Serbia (Србија / Srbija),Pannonian Rusyn: Сербия; Szerbia; Albanian and Romanian: Serbia; Slovak and Czech: Srbsko,; Сърбия.
Sergei Pavlovich Diaghilev (sʲɪˈrɡʲej ˈpavɫovʲɪtɕ ˈdʲæɡʲɪlʲɪf; 19 August 1929), usually referred to outside Russia as Serge Diaghilev, was a Russian art critic, patron, ballet impresario and founder of the Ballets Russes, from which many famous dancers and choreographers would arise.
A sermon is an oration, lecture, or talk by a member of a religious institution or clergy.
The Shadow Leader of the House of Commons is a member of the Official Opposition Shadow Cabinet responsible for working with the Leader of the House in arranging Commons business and holding the Government to account in its overall management of the House.
Sheila Dikshit (née Kapoor; occasionally anglicised Dixit; born 31 March 1938) is an Indian politician who was the longest serving Chief Minister of Delhi, serving for a period of 15 years from 1998 to 2013.
is a city and port located in Shizuoka Prefecture, Japan.
, usually cited as Sin-Itiro Tomonaga in English, was a Japanese physicist, influential in the development of quantum electrodynamics, work for which he was jointly awarded the Nobel Prize in Physics in 1965 along with Richard Feynman and Julian Schwinger.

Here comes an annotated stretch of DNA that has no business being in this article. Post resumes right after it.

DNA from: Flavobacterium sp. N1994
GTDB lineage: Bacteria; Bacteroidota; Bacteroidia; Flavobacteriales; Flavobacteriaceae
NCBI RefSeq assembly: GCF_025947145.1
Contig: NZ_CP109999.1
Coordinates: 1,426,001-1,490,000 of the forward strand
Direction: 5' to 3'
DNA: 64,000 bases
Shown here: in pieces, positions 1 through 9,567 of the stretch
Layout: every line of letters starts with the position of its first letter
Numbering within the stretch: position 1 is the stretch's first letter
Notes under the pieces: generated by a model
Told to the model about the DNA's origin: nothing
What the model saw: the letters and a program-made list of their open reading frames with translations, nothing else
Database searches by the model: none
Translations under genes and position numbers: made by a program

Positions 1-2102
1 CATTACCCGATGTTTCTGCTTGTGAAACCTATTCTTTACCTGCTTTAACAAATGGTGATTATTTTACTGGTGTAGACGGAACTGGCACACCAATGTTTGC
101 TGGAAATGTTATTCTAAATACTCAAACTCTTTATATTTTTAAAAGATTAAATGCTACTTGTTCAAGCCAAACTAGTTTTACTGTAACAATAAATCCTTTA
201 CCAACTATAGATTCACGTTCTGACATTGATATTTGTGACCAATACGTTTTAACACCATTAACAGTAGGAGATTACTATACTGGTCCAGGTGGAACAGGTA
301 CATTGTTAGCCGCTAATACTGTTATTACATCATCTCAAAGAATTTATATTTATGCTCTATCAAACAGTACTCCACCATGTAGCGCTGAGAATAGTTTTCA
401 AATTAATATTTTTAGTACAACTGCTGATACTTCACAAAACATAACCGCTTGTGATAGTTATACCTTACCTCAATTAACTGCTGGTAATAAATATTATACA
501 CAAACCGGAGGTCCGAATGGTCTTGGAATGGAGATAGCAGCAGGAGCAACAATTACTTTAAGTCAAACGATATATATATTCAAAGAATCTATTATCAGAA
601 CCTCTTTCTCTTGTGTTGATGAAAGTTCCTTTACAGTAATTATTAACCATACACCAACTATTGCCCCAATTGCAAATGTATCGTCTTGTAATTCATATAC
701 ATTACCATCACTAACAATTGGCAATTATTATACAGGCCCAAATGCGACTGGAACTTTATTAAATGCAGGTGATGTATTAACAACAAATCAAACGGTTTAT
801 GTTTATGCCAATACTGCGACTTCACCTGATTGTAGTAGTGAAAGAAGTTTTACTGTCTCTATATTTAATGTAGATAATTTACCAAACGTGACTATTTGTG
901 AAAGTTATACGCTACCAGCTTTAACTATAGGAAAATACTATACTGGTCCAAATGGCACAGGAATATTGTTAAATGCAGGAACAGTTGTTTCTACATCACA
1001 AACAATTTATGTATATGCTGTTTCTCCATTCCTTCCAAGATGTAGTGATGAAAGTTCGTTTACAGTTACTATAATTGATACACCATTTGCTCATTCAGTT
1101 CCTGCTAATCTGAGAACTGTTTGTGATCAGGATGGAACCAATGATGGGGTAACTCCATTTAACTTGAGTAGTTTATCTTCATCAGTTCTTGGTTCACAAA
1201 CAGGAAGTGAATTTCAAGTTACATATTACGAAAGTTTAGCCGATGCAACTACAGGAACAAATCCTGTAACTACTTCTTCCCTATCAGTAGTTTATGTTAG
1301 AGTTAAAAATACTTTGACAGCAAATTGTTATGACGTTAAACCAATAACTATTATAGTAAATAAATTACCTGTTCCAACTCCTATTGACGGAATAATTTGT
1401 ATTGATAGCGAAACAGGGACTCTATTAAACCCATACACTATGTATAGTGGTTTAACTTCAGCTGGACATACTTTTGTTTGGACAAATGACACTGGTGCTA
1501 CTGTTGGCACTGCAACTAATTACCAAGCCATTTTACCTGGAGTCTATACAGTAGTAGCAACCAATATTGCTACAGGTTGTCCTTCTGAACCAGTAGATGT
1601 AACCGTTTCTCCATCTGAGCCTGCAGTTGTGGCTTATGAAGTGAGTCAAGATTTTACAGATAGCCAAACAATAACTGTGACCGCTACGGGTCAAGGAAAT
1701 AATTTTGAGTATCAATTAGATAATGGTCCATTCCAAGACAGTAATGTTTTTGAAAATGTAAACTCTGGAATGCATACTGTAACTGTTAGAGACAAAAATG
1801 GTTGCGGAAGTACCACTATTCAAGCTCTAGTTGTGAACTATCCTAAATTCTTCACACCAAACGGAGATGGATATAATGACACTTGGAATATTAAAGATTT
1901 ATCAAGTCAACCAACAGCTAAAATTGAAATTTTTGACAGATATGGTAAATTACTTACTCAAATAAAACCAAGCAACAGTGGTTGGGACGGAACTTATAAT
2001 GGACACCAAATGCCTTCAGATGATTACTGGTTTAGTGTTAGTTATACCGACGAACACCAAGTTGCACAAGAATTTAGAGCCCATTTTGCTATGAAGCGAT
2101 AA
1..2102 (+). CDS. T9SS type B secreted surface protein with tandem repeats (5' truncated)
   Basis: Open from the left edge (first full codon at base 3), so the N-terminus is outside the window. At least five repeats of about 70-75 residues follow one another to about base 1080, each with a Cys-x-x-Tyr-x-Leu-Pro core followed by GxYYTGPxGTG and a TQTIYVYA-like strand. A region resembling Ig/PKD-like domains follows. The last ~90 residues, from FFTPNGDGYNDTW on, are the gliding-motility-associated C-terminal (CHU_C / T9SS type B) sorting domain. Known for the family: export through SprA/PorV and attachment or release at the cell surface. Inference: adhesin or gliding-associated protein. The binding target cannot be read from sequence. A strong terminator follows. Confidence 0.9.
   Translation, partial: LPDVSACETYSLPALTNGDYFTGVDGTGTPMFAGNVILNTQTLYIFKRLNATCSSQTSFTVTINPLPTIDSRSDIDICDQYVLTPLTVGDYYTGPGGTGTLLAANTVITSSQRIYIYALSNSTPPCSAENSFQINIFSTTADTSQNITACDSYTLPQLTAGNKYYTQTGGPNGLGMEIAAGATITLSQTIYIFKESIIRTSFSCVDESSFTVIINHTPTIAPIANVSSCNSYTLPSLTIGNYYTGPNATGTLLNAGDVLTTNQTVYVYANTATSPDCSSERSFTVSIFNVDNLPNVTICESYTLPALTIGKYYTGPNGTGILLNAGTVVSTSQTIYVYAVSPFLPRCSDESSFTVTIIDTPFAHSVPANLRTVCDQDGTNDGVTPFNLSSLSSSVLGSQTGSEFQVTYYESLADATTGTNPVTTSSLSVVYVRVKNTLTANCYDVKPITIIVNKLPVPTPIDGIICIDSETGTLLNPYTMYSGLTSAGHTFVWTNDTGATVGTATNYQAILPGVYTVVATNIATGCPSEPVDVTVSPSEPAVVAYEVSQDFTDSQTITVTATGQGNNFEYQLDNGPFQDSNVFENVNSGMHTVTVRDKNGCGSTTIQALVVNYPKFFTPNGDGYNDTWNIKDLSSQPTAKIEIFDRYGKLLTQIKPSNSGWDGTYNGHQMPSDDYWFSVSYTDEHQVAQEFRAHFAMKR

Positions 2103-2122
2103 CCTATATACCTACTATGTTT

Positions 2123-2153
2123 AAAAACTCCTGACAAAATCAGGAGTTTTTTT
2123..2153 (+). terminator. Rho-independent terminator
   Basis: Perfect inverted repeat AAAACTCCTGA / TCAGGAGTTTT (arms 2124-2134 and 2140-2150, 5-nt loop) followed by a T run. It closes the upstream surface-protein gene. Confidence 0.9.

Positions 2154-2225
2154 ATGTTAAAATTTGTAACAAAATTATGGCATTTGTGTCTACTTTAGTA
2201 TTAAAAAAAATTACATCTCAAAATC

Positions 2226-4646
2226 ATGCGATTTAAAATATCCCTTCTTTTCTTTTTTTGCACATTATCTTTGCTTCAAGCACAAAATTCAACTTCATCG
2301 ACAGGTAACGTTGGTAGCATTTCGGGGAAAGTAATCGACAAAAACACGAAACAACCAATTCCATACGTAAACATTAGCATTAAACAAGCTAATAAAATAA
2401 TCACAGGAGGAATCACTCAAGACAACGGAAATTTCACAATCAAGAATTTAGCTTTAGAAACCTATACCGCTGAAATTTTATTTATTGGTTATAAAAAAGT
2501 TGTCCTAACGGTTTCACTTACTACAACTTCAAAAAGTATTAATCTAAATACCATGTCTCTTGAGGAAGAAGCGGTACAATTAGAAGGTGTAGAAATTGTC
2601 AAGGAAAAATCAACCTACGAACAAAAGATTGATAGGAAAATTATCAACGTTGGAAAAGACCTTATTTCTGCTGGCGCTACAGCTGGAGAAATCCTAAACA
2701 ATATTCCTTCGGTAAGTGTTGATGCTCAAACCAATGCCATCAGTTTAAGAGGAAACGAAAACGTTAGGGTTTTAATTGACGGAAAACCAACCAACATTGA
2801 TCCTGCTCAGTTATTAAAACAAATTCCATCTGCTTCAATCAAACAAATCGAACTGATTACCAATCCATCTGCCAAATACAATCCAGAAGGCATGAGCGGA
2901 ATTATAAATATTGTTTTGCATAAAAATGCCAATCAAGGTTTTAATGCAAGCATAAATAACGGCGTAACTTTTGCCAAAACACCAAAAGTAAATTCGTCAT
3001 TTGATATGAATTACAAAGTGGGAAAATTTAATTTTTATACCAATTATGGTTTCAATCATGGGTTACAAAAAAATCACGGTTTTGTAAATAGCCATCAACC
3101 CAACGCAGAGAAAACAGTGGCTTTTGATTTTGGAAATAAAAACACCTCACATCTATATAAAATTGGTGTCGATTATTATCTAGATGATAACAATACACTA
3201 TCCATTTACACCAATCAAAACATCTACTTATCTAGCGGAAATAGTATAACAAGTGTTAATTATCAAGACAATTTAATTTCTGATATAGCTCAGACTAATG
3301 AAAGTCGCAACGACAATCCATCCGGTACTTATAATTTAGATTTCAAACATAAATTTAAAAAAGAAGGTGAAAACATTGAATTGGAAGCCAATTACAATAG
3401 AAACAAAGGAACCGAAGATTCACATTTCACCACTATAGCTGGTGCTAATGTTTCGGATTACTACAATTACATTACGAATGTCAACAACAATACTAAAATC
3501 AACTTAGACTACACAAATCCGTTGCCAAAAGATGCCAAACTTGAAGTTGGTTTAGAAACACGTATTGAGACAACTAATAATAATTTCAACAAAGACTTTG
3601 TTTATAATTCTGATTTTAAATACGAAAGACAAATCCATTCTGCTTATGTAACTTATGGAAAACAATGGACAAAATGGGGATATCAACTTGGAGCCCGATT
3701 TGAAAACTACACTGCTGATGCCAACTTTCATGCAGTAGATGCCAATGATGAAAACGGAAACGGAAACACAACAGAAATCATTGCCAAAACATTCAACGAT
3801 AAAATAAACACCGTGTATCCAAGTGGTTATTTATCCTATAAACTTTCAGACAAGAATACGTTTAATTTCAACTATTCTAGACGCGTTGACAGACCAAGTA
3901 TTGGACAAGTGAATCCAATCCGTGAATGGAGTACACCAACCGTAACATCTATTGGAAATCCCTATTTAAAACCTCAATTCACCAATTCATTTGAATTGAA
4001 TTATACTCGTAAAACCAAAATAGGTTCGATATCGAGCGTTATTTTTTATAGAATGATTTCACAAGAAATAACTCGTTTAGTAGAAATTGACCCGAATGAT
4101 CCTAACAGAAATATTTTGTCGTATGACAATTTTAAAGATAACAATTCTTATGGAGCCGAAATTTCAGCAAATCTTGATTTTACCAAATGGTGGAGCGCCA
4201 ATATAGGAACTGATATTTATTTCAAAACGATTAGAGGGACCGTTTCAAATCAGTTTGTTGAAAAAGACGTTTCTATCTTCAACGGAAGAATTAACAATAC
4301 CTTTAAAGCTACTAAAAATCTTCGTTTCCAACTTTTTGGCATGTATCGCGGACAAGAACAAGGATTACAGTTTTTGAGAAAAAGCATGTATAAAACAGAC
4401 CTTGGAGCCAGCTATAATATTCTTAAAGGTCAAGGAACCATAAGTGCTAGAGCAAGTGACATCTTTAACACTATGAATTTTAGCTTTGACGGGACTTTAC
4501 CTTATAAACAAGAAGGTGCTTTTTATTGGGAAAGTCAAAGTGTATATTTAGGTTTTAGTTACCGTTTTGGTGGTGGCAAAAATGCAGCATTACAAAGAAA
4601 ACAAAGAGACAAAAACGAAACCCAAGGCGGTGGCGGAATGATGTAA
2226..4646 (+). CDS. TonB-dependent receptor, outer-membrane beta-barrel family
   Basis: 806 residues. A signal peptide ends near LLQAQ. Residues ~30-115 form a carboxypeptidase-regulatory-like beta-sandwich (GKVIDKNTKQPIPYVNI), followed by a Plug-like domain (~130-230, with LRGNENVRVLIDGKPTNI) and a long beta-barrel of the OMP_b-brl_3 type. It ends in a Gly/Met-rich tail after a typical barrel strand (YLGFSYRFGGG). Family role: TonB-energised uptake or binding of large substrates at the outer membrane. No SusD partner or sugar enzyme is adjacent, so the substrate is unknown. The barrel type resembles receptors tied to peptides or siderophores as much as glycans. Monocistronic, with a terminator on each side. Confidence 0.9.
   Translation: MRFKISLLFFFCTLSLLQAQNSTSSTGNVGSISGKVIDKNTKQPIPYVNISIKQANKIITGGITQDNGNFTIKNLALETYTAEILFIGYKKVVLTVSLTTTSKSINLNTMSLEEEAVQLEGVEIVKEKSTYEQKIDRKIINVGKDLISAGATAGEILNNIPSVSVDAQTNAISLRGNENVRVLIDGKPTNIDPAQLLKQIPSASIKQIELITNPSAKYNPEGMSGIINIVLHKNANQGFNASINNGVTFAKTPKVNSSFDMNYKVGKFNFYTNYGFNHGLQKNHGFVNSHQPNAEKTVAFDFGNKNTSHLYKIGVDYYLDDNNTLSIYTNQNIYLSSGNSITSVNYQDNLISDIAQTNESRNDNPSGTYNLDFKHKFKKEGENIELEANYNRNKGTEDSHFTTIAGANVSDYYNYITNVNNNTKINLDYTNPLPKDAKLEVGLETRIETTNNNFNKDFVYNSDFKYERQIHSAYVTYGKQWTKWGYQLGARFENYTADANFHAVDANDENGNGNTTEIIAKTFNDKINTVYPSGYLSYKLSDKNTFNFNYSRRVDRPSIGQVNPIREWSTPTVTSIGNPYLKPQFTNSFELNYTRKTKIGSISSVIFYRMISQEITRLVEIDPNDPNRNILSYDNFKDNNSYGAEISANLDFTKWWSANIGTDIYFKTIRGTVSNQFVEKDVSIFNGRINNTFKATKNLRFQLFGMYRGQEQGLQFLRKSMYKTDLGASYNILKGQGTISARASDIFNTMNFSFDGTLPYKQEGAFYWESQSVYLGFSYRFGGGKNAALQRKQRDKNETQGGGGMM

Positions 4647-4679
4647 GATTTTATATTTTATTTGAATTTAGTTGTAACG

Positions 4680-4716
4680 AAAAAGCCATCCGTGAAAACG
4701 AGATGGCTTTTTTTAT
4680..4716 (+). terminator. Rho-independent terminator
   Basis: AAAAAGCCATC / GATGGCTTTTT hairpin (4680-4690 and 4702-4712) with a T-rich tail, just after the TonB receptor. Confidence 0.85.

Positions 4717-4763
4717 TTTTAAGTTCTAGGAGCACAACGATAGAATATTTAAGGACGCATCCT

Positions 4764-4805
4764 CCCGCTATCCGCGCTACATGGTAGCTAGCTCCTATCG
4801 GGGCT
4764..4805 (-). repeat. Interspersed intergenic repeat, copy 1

Shirley Mae Jones (born March 31, 1934) is an American actress and singer.
was a Japanese sergeant in the Imperial Japanese Army (IJA) during the Second World War.
The of March 31, 1913, was a concert of the (Vienna Concert Society) conducted by Arnold Schoenberg in the Great Hall of the Musikverein.
Sophie Hunger (born Émilie Jeanne-Sophie Welti on 31 March 1983) is a Swiss singer-songwriter, film composer, multi-instrumentalist (guitar, blues harp, piano) and bandleader, living currently in Berlin.
The Soviet Union, officially the Union of Soviet Socialist Republics (USSR) was a socialist state in Eurasia that existed from 1922 to 1991.
A space probe is a robotic spacecraft that does not orbit the Earth, but, instead, explores further into outer space.